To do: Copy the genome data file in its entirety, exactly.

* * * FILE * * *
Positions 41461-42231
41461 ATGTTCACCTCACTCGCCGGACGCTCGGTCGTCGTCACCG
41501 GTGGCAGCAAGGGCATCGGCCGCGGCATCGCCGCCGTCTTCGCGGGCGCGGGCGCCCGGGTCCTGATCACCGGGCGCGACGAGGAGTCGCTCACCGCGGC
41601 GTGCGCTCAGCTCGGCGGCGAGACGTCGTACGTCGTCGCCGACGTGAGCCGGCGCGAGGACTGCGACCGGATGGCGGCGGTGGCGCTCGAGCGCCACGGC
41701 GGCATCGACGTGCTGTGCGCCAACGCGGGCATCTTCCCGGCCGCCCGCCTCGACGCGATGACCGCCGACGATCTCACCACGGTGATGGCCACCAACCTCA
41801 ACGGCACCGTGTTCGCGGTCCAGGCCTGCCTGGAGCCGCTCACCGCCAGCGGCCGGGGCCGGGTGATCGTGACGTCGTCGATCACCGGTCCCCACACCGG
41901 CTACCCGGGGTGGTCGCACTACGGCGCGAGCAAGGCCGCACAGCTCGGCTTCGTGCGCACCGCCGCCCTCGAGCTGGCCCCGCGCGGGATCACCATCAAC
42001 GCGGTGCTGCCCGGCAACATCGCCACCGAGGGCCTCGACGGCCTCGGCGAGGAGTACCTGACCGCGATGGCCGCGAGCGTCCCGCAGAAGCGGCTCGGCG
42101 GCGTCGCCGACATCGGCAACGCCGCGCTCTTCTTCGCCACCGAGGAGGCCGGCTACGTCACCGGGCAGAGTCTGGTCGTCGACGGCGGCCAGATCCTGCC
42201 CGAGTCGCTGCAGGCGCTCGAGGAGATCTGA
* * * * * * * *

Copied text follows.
Positions 41461-42231
41461 ATGTTCACCTCACTCGCCGGACGCTCGGTCGTCGTCACCG
41501 GTGGCAGCAAGGGCATCGGCCGCGGCATCGCCGCCGTCTTCGCGGGCGCGGGCGCCCGGGTCCTGATCACCGGGCGCGACGAGGAGTCGCTCACCGCGGC
41601 GTGCGCTCAGCTCGGCGGCGAGACGTCGTACGTCGTCGCCGACGTGAGCCGGCGCGAGGACTGCGACCGGATGGCGGCGGTGGCGCTCGAGCGCCACGGC
41701 GGCATCGACGTGCTGTGCGCCAACGCGGGCATCTTCCCGGCCGCCCGCCTCGACGCGATGACCGCCGACGATCTCACCACGGTGATGGCCACCAACCTCA
41801 ACGGCACCGTGTTCGCGGTCCAGGCCTGCCTGGAGCCGCTCACCGCCAGCGGCCGGGGCCGGGTGATCGTGACGTCGTCGATCACCGGTCCCCACACCGG
41901 CTACCCGGGGTGGTCGCACTACGGCGCGAGCAAGGCCGCACAGCTCGGCTTCGTGCGCACCGCCGCCCTCGAGCTGGCCCCGCGCGGGATCACCATCAAC
42001 GCGGTGCTGCCCGGCAACATCGCCACCGAGGGCCTCGACGGCCTCGGCGAGGAGTACCTGACCGCGATGGCCGCGAGCGTCCCGCAGAAGCGGCTCGGCG
42101 GCGTCGCCGACATCGGCAACGCCGCGCTCTTCTTCGCCACCGAGGAGGCCGGCTACGTCACCGGGCAGAGTCTGGTCGTCGACGGCGGCCAGATCCTGCC
42201 CGAGTCGCTGCAGGCGCTCGAGGAGATCTGA